Social trends are shutting women out of the superannuation system, with a leading academic referring to it as “a bit of a blind spot”.
At the Crescent Think Tank event in Sydney yesterday, the inaugural chair of the Crescent Think Tank and Crescent Wealth, Emeritus Professor Dianne Yerbury, said the problem stems from a variety of areas.
Dr Yerbury pointed out that, “by and large”, women still earn less than men doing the same work. Further, she said around 43 per cent of women work part-time, and that quite a few of them work in more than one part-time job, meaning the super is scattered over more than one fund.
“The average woman worker, and some of them of course aren’t in the workforce, they take out on average around five years out of their working lives to look after children and to care for other family members,” she said.
“By and large, it’s women who do that. It’s not exclusively women [but] they do it more considerably than males.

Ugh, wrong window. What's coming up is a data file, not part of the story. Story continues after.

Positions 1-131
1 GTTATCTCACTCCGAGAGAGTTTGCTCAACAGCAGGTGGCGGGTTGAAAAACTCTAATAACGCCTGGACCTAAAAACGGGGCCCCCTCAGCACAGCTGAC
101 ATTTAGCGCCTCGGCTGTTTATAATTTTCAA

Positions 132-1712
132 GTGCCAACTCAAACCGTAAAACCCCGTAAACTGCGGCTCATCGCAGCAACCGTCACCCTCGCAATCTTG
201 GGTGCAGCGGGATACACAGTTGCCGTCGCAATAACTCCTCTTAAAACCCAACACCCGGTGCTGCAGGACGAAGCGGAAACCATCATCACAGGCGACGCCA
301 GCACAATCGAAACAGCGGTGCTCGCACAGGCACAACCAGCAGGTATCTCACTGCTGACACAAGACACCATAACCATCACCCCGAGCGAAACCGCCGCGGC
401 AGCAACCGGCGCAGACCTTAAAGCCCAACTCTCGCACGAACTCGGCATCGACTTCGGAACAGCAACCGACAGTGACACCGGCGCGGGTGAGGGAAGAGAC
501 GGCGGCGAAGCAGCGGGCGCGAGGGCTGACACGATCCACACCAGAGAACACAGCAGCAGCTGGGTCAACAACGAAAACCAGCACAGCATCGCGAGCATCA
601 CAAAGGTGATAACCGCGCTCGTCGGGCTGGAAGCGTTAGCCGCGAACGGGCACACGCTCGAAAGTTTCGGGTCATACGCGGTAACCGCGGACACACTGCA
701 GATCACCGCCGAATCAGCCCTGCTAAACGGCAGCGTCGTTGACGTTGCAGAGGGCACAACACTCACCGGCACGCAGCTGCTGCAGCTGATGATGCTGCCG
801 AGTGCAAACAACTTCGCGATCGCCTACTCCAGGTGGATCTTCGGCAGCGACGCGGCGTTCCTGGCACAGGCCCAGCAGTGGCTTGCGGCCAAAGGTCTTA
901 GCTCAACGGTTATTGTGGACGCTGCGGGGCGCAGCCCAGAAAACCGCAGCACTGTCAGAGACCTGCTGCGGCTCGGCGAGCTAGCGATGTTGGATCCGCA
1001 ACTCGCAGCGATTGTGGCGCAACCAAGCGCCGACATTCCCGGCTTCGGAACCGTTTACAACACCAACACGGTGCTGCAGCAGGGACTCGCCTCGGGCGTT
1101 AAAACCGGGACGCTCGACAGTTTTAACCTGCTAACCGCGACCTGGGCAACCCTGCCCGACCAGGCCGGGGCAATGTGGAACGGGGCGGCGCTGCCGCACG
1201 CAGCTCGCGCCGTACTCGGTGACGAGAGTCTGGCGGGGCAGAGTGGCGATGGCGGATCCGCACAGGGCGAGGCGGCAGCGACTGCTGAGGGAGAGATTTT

“Because of the part-time scattered nature that women work, they don’t even earn the $40,000-$50,000 p.a. pre-tax income for a month to actually get contribution benefits.
“You look at who stays home full-time and looks after the children. Only about 4 per cent of men do that. A lot of older women face retirement without the support of economic scale.”
Former RBA board member Bill Kelty, known as one of the architects of the Australian super system, said the system was designed to ensure women had equality for women.
He acknowledged there are imperfections within the super system for women.
“People who are out of the labour force for periods of time, if they’re women, if they’re having children, then that part can be covered by maternity leave payment,” Mr Kelty said.
“Women should not be disadvantaged in that period, and if they’re out for greater periods, then they should be able to earn credits in terms of their superannuation.”
However, Mr Kelty was against the government’s inquiry into the superannuation system and said they should stop fiddling with the retirement savings of working Australians.
“Stop all the changes in super. Stop all this nonsense. Stop threatening it all the time. Leave it as it is. For God’s sake, leave it alone so that the next generation can get confidence again in the system,” he said.
“Leave the superannuation retirement system alone. People are sick and tired of government coming in and reviewing it and making decisions about it.”
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